I love Texas–when I’m not complaining about the heat–because you can find insects virtually year round. In December I was playing with earwigs and now it’s January and already the fire ant mounds are popping up everywhere like spring flowers. (Working with fire ants has severely warped my perceptions of this event.) I found this large milkweed bug (Oncopeltus fasciatus) sunning itself today in the balmy 70 degree weather. Bugguide.com lists these fellows as active only from May to October, at least in North Carolina, which is apparently because North Carolinians have an odd phenomenon known as ‘seasons.’
Milkweed bugs belong to the true bug family Lygaeidae, the seed bugs. Like other members of the family, milkweed bugs make their living feeding on nutrient rich plant seeds, in this case usually the seeds of the eponymous milkweed plant. (Yes, this entire previous sentence was an excuse for me to use the word ‘eponymous’.) They use their tubular mouthparts to pierce the walls of seed pods, feeding on the seeds within.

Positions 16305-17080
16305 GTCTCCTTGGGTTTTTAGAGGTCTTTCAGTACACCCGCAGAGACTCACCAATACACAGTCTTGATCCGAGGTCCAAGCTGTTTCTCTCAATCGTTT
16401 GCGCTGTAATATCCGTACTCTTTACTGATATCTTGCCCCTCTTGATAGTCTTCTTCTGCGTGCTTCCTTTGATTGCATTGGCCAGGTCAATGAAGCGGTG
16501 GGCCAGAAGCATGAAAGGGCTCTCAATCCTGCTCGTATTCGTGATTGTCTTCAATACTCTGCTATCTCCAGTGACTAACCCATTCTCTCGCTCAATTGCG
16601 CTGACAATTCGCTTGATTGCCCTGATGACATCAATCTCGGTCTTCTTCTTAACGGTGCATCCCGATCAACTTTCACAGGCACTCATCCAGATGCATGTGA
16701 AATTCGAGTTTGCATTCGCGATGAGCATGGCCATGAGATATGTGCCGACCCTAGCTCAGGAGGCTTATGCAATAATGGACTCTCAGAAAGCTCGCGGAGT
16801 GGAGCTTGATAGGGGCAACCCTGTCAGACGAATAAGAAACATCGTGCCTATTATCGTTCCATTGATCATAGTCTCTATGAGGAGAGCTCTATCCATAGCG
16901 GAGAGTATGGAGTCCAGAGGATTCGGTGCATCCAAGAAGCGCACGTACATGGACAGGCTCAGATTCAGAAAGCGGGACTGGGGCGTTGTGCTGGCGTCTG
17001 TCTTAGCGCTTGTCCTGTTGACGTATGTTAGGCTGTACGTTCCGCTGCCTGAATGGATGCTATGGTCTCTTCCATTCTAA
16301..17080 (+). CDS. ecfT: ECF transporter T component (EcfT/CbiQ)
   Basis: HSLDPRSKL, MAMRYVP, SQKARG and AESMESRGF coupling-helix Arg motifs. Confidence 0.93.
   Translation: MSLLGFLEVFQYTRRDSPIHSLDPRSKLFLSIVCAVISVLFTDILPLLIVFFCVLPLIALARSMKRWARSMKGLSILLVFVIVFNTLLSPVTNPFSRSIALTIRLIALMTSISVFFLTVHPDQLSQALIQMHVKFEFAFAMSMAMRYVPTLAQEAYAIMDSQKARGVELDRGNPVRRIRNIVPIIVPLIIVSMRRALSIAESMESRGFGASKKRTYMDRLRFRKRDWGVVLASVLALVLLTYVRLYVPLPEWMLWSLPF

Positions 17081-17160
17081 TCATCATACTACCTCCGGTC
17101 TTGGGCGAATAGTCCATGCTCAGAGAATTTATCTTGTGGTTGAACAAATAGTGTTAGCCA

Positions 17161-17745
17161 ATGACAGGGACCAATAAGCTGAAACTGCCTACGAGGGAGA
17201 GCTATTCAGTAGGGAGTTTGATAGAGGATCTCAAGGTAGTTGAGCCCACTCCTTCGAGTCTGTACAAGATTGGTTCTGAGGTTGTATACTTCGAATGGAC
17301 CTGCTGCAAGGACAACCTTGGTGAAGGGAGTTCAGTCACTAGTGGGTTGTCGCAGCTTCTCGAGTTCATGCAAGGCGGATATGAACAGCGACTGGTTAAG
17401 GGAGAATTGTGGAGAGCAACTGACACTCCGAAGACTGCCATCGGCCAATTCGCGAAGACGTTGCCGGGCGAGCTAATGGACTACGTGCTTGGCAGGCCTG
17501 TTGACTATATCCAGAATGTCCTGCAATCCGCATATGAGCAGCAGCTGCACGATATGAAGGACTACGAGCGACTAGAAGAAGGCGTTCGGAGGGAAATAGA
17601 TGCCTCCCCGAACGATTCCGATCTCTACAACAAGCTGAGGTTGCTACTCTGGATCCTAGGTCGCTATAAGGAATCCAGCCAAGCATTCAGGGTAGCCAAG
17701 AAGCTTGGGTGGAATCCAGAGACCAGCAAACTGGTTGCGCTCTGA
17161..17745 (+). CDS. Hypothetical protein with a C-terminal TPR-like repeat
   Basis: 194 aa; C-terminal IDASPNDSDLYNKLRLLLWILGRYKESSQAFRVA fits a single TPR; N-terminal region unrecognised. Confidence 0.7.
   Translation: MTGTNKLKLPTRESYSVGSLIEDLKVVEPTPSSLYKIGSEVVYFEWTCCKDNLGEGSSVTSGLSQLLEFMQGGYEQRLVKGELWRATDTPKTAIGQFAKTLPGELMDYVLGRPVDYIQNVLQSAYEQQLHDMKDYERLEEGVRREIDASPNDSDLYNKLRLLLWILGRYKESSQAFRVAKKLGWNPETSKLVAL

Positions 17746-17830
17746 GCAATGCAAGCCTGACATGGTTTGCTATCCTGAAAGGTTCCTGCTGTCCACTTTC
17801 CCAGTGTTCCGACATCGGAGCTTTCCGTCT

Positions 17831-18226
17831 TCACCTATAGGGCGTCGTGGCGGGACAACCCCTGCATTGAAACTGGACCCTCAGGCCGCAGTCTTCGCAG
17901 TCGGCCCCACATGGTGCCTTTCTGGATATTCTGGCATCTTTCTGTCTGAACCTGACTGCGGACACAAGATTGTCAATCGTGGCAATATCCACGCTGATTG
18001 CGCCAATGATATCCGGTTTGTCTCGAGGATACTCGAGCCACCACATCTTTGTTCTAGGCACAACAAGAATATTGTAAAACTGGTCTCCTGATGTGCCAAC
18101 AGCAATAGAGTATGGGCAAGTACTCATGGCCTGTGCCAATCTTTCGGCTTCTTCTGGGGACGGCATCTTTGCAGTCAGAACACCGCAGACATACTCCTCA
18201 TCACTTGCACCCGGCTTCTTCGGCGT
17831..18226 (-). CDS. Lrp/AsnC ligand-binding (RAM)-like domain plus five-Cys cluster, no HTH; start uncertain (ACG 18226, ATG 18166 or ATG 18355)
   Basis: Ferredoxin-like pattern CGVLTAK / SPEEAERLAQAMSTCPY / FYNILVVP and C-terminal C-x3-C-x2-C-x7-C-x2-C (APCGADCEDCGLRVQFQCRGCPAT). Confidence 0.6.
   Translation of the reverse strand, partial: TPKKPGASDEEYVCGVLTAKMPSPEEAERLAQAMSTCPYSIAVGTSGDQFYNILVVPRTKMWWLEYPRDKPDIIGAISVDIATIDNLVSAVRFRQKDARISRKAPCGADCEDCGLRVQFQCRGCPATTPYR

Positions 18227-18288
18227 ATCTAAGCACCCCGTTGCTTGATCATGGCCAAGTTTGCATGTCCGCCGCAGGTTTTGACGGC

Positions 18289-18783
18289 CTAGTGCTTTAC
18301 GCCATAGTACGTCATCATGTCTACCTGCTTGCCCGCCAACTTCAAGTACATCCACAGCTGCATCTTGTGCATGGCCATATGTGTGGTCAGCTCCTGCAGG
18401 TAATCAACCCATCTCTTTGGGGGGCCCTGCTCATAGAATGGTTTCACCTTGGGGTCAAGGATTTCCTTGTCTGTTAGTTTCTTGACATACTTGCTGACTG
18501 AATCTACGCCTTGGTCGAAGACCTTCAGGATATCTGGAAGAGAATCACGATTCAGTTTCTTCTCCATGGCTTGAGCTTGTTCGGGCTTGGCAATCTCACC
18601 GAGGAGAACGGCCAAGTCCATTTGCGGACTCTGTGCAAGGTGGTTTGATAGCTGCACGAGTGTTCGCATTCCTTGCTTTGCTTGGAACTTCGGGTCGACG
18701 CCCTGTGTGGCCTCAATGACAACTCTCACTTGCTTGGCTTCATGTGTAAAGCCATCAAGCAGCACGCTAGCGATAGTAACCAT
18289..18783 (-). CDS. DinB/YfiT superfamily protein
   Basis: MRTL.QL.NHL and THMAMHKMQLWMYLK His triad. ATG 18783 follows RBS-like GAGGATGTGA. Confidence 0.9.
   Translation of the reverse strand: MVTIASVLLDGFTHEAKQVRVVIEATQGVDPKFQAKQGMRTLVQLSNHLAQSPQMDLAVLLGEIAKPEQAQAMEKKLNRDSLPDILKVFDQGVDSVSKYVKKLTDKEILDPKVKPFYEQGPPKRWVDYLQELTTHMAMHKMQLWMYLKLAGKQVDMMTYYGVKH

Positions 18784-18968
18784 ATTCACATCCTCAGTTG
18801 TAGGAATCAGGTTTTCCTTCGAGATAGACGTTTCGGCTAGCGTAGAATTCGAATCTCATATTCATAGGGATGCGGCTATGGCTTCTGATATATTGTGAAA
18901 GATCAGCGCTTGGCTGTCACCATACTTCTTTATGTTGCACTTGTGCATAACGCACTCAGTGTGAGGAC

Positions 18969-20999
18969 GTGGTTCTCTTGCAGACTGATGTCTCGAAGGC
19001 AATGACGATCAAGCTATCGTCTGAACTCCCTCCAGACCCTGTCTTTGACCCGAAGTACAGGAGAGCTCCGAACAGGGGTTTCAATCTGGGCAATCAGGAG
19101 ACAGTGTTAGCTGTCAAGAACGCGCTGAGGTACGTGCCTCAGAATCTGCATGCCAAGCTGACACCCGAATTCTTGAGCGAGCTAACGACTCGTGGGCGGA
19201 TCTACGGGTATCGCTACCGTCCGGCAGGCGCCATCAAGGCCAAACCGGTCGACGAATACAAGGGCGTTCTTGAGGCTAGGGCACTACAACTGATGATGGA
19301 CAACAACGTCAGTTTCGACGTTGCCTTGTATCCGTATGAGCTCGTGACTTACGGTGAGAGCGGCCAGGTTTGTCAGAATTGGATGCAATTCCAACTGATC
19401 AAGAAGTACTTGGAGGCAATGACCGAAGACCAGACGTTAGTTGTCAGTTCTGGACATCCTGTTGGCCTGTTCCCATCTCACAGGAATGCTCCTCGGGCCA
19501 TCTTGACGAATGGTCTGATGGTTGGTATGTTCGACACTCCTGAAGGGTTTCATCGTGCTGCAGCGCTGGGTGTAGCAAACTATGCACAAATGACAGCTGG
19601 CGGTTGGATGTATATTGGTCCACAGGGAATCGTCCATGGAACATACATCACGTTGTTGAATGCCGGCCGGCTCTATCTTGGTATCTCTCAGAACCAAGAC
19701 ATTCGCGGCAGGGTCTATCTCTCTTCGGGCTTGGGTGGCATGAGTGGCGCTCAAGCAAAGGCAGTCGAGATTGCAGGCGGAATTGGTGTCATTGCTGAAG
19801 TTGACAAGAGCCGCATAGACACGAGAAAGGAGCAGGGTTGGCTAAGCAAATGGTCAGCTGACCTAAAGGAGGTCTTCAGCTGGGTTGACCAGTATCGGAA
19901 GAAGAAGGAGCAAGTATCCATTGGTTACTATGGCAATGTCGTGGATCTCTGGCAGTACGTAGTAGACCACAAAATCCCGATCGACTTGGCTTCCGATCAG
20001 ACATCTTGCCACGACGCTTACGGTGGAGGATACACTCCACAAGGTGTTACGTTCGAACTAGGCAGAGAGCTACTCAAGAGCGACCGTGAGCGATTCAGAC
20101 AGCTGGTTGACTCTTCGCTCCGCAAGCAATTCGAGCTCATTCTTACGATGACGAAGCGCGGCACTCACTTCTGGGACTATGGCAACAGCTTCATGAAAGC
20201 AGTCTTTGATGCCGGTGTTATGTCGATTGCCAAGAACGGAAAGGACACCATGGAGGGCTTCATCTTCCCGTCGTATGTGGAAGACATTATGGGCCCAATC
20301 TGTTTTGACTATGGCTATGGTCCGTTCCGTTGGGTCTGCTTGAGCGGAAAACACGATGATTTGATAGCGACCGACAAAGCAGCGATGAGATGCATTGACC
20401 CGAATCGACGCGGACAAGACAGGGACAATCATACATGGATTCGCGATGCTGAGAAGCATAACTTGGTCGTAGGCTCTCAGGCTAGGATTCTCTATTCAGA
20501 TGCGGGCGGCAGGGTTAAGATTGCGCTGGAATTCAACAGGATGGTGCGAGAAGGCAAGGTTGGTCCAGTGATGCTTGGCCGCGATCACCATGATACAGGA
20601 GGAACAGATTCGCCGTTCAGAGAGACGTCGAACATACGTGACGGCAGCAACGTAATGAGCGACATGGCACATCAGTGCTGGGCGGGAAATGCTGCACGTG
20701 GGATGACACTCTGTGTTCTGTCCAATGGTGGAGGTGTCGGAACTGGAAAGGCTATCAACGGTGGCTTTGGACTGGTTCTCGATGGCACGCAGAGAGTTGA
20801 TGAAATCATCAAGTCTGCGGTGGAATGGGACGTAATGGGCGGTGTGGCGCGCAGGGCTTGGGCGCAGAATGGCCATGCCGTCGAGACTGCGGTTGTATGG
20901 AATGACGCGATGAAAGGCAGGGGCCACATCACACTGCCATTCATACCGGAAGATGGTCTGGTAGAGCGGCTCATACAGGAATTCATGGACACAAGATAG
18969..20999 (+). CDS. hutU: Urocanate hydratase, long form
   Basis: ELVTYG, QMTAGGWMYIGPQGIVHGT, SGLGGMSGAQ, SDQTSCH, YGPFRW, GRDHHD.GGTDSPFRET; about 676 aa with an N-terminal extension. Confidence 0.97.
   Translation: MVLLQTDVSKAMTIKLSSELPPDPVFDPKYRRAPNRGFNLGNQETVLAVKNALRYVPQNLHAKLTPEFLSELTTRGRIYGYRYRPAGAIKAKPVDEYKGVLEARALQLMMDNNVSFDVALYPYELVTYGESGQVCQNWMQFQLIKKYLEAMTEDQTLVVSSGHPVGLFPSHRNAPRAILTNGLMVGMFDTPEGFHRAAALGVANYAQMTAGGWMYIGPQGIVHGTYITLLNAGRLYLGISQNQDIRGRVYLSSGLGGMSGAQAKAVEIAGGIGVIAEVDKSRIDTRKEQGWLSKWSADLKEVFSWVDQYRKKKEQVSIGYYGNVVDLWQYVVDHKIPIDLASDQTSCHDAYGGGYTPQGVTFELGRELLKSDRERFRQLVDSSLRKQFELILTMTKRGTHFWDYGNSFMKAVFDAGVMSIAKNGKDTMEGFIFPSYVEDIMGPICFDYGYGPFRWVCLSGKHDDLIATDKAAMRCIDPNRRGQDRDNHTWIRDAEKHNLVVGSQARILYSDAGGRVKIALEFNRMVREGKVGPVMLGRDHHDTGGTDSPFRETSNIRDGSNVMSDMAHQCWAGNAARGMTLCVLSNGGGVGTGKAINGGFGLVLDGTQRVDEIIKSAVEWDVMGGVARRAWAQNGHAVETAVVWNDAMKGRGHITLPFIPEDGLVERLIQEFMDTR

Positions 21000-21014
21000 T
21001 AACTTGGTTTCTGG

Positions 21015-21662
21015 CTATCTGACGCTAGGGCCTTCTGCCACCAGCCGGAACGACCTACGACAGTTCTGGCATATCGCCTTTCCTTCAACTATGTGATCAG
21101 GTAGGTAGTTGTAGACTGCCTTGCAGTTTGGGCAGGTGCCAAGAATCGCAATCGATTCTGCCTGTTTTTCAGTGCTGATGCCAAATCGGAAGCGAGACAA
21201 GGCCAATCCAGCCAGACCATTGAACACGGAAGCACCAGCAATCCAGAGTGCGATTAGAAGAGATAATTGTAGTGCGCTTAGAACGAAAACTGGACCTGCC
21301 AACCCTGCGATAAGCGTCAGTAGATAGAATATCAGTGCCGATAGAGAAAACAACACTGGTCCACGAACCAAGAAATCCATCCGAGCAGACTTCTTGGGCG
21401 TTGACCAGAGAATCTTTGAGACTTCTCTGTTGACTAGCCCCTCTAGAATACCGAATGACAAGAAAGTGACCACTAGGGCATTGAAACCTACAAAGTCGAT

Like that other famous milkweed feeder, the monarch butterfly, the bright, warning coloration of milkweed bugs warns predators that these bugs sequester toxic compounds from the plant in their bodies, making them distasteful. Milkweed bugs can be fed a variety of other seeds, although interestingly they habituate to food types and it often takes several generations for them to make a switch. Milkweed bugs in the lab are generally fed sunflower seeds, shelled or cracked since their mouthparts can’t pierce the harder husks.